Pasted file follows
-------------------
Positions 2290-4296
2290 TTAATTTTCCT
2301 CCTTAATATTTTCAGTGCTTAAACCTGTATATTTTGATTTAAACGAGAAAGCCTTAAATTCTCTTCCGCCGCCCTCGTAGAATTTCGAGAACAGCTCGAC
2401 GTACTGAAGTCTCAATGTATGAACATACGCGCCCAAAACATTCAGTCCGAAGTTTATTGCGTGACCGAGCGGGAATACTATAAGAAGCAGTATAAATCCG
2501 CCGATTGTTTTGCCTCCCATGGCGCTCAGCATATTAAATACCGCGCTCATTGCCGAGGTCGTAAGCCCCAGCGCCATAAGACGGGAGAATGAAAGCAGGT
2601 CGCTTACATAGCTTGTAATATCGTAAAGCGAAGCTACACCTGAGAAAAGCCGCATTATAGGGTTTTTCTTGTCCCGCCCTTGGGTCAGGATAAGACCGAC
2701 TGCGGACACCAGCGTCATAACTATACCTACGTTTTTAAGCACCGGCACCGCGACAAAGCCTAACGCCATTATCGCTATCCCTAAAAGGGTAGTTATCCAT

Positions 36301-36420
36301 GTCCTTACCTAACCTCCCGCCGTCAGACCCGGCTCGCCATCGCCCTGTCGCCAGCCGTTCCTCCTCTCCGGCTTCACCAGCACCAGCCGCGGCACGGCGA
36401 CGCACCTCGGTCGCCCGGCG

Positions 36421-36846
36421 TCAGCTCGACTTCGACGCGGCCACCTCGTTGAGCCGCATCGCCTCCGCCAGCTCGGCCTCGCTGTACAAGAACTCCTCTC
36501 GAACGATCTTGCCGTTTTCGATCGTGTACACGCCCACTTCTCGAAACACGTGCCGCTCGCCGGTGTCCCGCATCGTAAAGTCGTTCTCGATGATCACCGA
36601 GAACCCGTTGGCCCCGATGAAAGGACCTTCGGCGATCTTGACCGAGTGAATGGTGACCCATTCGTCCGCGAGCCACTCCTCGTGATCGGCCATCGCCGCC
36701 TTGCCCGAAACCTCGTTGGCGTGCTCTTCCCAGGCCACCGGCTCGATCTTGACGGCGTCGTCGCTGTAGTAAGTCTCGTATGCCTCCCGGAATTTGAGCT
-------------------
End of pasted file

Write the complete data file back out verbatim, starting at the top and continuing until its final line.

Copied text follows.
Positions 2290-4296
2290 TTAATTTTCCT
2301 CCTTAATATTTTCAGTGCTTAAACCTGTATATTTTGATTTAAACGAGAAAGCCTTAAATTCTCTTCCGCCGCCCTCGTAGAATTTCGAGAACAGCTCGAC
2401 GTACTGAAGTCTCAATGTATGAACATACGCGCCCAAAACATTCAGTCCGAAGTTTATTGCGTGACCGAGCGGGAATACTATAAGAAGCAGTATAAATCCG
2501 CCGATTGTTTTGCCTCCCATGGCGCTCAGCATATTAAATACCGCGCTCATTGCCGAGGTCGTAAGCCCCAGCGCCATAAGACGGGAGAATGAAAGCAGGT
2601 CGCTTACATAGCTTGTAATATCGTAAAGCGAAGCTACACCTGAGAAAAGCCGCATTATAGGGTTTTTCTTGTCCCGCCCTTGGGTCAGGATAAGACCGAC
2701 TGCGGACACCAGCGTCATAACTATACCTACGTTTTTAAGCACCGGCACCGCGACAAAGCCTAACGCCATTATCGCTATCCCTAAAAGGGTAGTTATCCAT

Positions 36301-36420
36301 GTCCTTACCTAACCTCCCGCCGTCAGACCCGGCTCGCCATCGCCCTGTCGCCAGCCGTTCCTCCTCTCCGGCTTCACCAGCACCAGCCGCGGCACGGCGA
36401 CGCACCTCGGTCGCCCGGCG

Positions 36421-36846
36421 TCAGCTCGACTTCGACGCGGCCACCTCGTTGAGCCGCATCGCCTCCGCCAGCTCGGCCTCGCTGTACAAGAACTCCTCTC
36501 GAACGATCTTGCCGTTTTCGATCGTGTACACGCCCACTTCTCGAAACACGTGCCGCTCGCCGGTGTCCCGCATCGTAAAGTCGTTCTCGATGATCACCGA
36601 GAACCCGTTGGCCCCGATGAAAGGACCTTCGGCGATCTTGACCGAGTGAATGGTGACCCATTCGTCCGCGAGCCACTCCTCGTGATCGGCCATCGCCGCC
36701 TTGCCCGAAACCTCGTTGGCGTGCTCTTCCCAGGCCACCGGCTCGATCTTGACGGCGTCGTCGCTGTAGTAAGTCTCGTATGCCTCCCGGAATTTGAGCT